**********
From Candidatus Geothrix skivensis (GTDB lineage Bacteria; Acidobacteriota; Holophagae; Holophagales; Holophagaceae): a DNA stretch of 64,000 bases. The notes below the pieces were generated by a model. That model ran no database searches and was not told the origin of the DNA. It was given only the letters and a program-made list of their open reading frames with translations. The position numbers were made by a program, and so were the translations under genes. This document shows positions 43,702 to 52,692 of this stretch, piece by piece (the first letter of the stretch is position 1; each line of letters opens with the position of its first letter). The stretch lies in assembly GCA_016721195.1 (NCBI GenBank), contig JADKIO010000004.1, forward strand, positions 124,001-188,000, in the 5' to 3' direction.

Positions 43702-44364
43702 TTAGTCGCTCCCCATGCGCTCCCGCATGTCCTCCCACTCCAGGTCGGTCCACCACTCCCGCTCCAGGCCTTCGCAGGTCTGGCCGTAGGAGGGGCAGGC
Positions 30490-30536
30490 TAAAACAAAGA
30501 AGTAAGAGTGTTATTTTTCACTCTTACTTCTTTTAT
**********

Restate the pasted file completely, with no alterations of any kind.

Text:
From Candidatus Geothrix skivensis (GTDB lineage Bacteria; Acidobacteriota; Holophagae; Holophagales; Holophagaceae): a DNA stretch of 64,000 bases. The notes below the pieces were generated by a model. That model ran no database searches and was not told the origin of the DNA. It was given only the letters and a program-made list of their open reading frames with translations. The position numbers were made by a program, and so were the translations under genes. This document shows positions 43,702 to 52,692 of this stretch, piece by piece (the first letter of the stretch is position 1; each line of letters opens with the position of its first letter). The stretch lies in assembly GCA_016721195.1 (NCBI GenBank), contig JADKIO010000004.1, forward strand, positions 124,001-188,000, in the 5' to 3' direction.

Positions 43702-44364
43702 TTAGTCGCTCCCCATGCGCTCCCGCATGTCCTCCCACTCCAGGTCGGTCCACCACTCCCGCTCCAGGCCTTCGCAGGTCTGGCCGTAGGAGGGGCAGGC
Positions 30490-30536
30490 TAAAACAAAGA
30501 AGTAAGAGTGTTATTTTTCACTCTTACTTCTTTTAT